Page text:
3. Learn about Black figures and their contributions. Black History Month is associated with many well-known historical figures, such as Civil Rights leader Martin Luther King, Jr. and activist Rosa Parks. You can visit BlackPast.org for a list of other notable Black figures.

This column is a call to everyone to study the history of Black people and establish safe spaces where Black history can be honored, sustained, fortified, and respected. Peace, love, and blessings in 2023 and beyond.

Eustacia English writes the Perspective column, which examines Diversity, Equity, and Inclusion (DEI) in resume writing and career strategy. She is a 20-year HR and talent acquisition veteran and started Resumes on Demand last year. She also writes on DEI for The Black in HR e-zine. She lives with her husband and two children in Cherry Hill, NJ. Find her online at LinkedIn.com/in/ecampbell05

The NCRW Corner: How to Expertly Present Professional Experience

Tips from the NCRW Certification Commission

Editor’s Note: We will review essential sections from the NCRW Study Guide for the next several months. Members can access this guide for free at this link.

If you have a question that you want answered by the graders, please email

This month we’re looking at Section III of the NCRW Study Guide: Professional Experience.

  1. Start with the company name and location (city/state). You can also include a one-line description of the company. Remember to be consistent—if you describe one company on the resume, include a description for all companies.

  2. Add your actual job title. Keep in mind that in some cases, the actual job title might not be mainstream or correlate with the position your client seeks. Following the exact job title, you can include a more common job title in parentheses. See page 12 of the SG for an example.

  3. Present dates of employment. These dates can be presented in various formats, i.e., years only, months + years, placed next to the job title or company name, on the right margin, etc. Reasons for making this decision are explained on page 12. Be consistent with whichever method you choose and remember to use an en dash to separate dates with no space before/after the dash.

  4. Insert a brief job description paragraph. Writing job description paragraphs requires critical thinking to convey the key elements of our client’s duties concisely. Our clients often provide us with a company-written job description or a bulleted list of tasks. We must analyze the information provided and decipher key skills essential to the targeted job while avoiding irrelevant tasks. These paragraphs are also a great place to include keywords.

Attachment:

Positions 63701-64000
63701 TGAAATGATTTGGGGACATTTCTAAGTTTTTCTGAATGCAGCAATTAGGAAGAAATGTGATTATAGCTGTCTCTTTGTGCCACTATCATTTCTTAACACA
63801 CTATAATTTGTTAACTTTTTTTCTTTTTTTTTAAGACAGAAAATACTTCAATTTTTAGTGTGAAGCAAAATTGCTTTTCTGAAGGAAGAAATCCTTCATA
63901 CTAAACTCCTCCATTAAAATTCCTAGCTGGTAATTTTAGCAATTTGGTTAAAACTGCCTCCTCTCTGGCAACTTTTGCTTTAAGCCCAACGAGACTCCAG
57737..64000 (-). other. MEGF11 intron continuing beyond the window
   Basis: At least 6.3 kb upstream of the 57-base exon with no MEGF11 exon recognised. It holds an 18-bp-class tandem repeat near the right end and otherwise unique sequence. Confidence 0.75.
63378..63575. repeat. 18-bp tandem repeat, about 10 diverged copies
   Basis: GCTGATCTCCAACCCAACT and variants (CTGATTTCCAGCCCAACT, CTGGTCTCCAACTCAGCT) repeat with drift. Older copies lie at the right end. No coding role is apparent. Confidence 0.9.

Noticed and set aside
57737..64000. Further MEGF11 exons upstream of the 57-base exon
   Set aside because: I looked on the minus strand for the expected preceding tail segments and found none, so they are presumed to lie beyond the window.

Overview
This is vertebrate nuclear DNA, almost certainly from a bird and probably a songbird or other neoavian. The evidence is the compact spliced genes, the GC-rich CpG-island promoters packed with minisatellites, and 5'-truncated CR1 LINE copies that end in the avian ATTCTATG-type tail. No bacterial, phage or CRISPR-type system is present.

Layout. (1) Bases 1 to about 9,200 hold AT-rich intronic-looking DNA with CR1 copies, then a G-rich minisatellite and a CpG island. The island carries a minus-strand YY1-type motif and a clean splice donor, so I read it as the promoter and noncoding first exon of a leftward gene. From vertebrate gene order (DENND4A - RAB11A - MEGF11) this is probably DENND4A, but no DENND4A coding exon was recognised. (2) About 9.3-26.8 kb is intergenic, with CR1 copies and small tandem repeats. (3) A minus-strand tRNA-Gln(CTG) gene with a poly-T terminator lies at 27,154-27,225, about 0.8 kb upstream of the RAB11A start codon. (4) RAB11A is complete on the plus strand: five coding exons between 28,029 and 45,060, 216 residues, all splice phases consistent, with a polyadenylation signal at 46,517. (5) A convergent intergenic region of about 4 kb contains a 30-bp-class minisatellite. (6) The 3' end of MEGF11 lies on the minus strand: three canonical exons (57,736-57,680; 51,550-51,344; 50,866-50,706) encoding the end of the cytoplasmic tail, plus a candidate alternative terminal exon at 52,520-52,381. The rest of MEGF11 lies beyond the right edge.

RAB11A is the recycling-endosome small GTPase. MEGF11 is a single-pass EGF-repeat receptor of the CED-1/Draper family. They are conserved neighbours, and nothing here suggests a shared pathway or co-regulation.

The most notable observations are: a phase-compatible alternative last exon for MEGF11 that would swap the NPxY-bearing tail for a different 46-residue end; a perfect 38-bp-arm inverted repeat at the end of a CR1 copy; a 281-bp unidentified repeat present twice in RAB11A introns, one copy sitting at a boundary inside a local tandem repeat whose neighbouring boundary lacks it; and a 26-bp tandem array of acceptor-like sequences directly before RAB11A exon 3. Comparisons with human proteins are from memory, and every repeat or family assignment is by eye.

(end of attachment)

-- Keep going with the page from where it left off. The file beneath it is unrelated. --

5. Always write in the first-person implied voice. Use action verbs whenever possible and keep these paragraphs to no more than 5-6 lines of text. If the job is more complex, present the information in two paragraphs. 

Eustacia English writes the Perspective column, which examines Diversity, Equity, and Inclusion (DEI) in resume writing and career strategy. She is a 20-year HR and talent acquisition veteran and started Resumes on Demand last year. She also writes on DEI for The Black in HR e-zine. She lives with her husband and two children in Cherry Hill, NJ. Find her online at LinkedIn.com/in/eustacia.

Next month we’ll look at accomplishments – the cornerstone of a strong resume and why our clients hire us.

NRWA Member Spotlight: Stacie Fehrm

Member Spotlight: Stacie Fehrm

By Amanda Brandon, NRWA Newsletter Editor

Editor’s Note: Stacie Fehrm and I sat down for a coffee chat in January after I learned that she was featured in Modernize Your Resume, Get Noticed...Get Hired, 3rd Edition by Louise Kursmark and Wendy Enelow. With her 20+ year background in helping noncollege bound and GED students develop resumes and job searching skills, I thought her story answered the question: "What do you put on a resume when clients don’t have much experience, or they come from non-traditional backgrounds?” Here’s a little insight into how Stacie fostered success for thousands of nontraditional students.

Stacie Fehrm recently retired from over 20 years as a Program Administrator and Career Advisor for GED programs in Massachusetts. She also worked at the Massachusetts One-Stop Career Center, writing resumes for newly unemployed clients.

She has written hundreds of resumes for people with a wide range of personal, educational, and life challenges. It’s one of the reasons I invited her to share her story; it’s a question I often see in our field, “How do I help a client with a nontraditional background or gaps in their experience?” Stacie will share some tips on this question in an upcoming issue of The Watercooler.